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Underserved is a recurring Y&H feature highlighting the best cocktails you’re not ordering.

What: Screw You, Rusty with Bols Genever, Laird & Company’s AppleJack, Bonal, Drambuie, housemade apple bitters, and a Laphroaig rinse

Where: Roofers Union, 2446 18th St. NW

Price: $12

What You Should Be Drinking

The first thing that hits the glass in the Screw You, Rusty comes from a spray bottle. “Rinsing” the drink with Laphroaig, one of the peatiest Scotches on the planet, imparts just a twinge of smoke to remind imbibers they’re drinking a twist on the Rusty Nail. But instead of the two-ingredient cocktail made solely of Scotch and Drambuie, bartender Erin Goodman’s drink has a few more party guests: Bols Genever, Laird & Company’s AppleJack, Bonal, and bitters made with local apples from the Columbia Heights farmers market. The result is a whiskey drinker’s gin cocktail that’s as ready for winter as Leonardo DiCaprio in The Revenant. “Bols Genever is a funky, original gin before gin was gin,” General Manager Dave Delaplaine explains. “It tastes like a whiskey-gin hybrid, so when you put it in a cocktail, you want to approach it more like whiskey because of its depth.” Bonal, a quinine-spiked wine cordial, lends bitterness while the two apple ingredients bring the sweet.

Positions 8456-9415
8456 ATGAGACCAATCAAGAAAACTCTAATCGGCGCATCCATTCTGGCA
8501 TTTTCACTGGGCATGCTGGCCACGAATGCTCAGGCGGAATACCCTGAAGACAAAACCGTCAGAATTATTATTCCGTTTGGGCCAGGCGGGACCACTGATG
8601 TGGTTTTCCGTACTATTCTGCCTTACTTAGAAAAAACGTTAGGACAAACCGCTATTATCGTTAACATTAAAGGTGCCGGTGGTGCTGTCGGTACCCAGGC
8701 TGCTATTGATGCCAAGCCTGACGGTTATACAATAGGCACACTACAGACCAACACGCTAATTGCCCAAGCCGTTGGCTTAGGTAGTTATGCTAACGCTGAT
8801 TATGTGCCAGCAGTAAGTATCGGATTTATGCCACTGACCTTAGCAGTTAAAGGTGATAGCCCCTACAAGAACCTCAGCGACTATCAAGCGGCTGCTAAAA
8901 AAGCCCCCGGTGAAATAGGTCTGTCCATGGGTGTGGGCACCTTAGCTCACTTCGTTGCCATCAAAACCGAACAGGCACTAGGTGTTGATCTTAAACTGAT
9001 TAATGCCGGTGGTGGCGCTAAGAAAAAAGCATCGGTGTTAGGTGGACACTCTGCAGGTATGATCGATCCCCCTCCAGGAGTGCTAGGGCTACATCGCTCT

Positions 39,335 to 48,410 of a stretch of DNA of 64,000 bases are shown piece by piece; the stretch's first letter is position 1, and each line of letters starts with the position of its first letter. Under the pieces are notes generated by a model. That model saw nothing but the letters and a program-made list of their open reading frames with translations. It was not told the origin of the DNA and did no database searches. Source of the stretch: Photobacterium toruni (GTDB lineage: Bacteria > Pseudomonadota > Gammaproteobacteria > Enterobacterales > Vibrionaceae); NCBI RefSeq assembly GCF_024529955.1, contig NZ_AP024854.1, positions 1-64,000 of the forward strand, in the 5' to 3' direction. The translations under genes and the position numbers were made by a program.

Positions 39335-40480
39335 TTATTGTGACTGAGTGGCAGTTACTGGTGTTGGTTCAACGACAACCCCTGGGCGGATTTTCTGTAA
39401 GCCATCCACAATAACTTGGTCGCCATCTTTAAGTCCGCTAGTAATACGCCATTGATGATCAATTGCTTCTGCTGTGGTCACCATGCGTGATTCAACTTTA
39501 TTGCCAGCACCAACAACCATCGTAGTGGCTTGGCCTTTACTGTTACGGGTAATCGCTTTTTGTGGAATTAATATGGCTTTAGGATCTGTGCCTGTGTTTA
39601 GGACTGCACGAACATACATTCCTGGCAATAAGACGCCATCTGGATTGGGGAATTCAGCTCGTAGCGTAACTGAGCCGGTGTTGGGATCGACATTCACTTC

Why You Should Be Drinking It

Delaplaine says customers balk at the drink because of the mysterious ingredients, but they shouldn’t because it tastes like an oh-so-hot-right-now old fashioned. “The base spirit is going to scare people off and then it goes crazy from there, but it all plays really well together,” he says. The bar team’s goal was to make a cocktail with Drambuie, since the booze made of a blend of aged Scotch, honey, and herbs typically sits on the shelf. So much so that Delaplaine had trouble finding it. “Bartenders today are more up for a challenge,” he says. “We’re asking, ‘How do I incorporate things into a cocktail and convince people they like it?’” Little convincing is needed. The dark and broody cocktail with a welcome warming quality begs to be sipped after dinner.

Photo by Laura Hayes